No matter how you do it, I would emphatically recommend finding *some* kind of medical professional who knows the ins and outs of CP. Even if it turns out you don't really need it now, it might help a lot down the road for you to know where to go with any CP-related issues that might crop up in the future.

  7. #7
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    Quote Originally Posted by Saranoya View Post
    Hi cyfskid,

    I think what you need first and foremost is an orthotistyeah he thinks im a pre madona, and preferably a doctor, who has significant experience managing CP. Being a spastic diplegic myselfthey say "spastic diplegic left hip" and then right hemi in the same breath, my experience has been that most PT's, most orthotists, and even most orthopedic surgeons know less about CP than I do.

    As a child, were you ever treated by anyone you felt was competent at managing CP?thanks to dad no If so, start there. Call your old PTmaybe but he would want money before he spoke with me im trying to get some notes off him at moment but not having much lucky or your former doctor (even if his job title has the word 'pediatric' in it)the recepist pull my notes up on the computer and hungs up on me because im over 16, and ask for recommendations on where you could go now, as an adult.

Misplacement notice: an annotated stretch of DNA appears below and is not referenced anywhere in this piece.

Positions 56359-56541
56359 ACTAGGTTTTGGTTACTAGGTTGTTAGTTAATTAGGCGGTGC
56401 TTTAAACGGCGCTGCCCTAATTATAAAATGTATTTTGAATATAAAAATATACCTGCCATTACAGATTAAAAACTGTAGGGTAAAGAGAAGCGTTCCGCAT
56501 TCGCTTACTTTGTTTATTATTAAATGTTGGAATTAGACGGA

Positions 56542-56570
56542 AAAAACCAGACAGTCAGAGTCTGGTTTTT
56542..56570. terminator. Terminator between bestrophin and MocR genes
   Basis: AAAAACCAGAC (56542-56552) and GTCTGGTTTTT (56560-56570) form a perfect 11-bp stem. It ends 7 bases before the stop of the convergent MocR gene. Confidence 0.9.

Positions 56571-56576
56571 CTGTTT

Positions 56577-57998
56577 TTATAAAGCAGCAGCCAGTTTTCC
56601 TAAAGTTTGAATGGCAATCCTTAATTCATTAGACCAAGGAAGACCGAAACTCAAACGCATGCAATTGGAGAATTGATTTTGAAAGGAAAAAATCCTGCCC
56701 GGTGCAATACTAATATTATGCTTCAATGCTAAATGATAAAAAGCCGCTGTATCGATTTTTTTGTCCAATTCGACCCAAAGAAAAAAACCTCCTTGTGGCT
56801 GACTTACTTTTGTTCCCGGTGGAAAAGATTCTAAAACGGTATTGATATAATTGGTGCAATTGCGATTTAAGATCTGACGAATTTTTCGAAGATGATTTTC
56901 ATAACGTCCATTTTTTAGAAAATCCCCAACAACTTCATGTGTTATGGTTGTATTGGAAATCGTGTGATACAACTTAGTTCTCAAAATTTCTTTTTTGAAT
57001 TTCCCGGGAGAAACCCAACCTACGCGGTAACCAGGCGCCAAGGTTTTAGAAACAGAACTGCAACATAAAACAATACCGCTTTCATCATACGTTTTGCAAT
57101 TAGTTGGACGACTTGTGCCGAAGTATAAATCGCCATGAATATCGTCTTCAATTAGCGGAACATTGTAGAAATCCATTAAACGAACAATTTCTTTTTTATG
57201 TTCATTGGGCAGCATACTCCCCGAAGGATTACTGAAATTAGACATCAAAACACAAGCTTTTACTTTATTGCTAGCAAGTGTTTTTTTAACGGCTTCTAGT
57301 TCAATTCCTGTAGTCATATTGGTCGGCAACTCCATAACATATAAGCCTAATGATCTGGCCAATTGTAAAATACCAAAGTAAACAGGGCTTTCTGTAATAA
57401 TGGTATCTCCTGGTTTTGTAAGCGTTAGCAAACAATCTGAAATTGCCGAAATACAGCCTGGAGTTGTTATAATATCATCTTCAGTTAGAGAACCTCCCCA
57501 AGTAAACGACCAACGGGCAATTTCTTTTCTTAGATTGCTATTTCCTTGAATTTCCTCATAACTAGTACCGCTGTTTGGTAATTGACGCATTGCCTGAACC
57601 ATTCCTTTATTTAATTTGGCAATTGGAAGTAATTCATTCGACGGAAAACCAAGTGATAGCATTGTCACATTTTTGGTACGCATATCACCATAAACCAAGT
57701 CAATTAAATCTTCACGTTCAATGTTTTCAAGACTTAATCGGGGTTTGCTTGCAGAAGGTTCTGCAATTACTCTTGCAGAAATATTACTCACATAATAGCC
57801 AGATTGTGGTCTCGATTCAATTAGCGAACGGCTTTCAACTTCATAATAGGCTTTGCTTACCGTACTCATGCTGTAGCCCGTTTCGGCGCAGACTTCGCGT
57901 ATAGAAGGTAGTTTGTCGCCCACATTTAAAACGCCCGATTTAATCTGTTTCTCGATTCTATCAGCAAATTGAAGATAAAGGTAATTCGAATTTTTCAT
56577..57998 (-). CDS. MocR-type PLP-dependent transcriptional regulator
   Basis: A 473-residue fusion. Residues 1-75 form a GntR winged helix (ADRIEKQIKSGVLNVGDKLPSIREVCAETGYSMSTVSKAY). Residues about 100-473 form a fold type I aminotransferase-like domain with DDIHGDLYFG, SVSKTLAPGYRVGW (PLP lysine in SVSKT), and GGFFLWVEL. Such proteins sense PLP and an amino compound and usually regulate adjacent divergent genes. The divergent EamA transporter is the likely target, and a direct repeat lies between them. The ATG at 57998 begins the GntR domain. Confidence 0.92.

If you were never personally in contact with anyone you felt you could trust to do the right thing for you, widen your horizons a bit. Find out if there are any schools or outpatient treatment centers for disabled kids in your area, and then find out which doctors, PT's and/or orthotists they work with. If they can't personally see you, they'll at least know where to send you.

    Finally, I don't know if you're that lucky over in New Zealand, but where I live (which is Belgium), several entities called 'CP reference centers' were established about six years ago at different academic hospitals. Anyway, what I'm trying to say is, if you have anything like our 'CP reference centers' anywhere near you, find one and go there, because it will dramatically increase your chances of dealing with people who actually know what they're talking about. in short no but i do live in a town where the sci and bi rehab centers are. had the head of the sci ward say there is no place in the system for adults with cp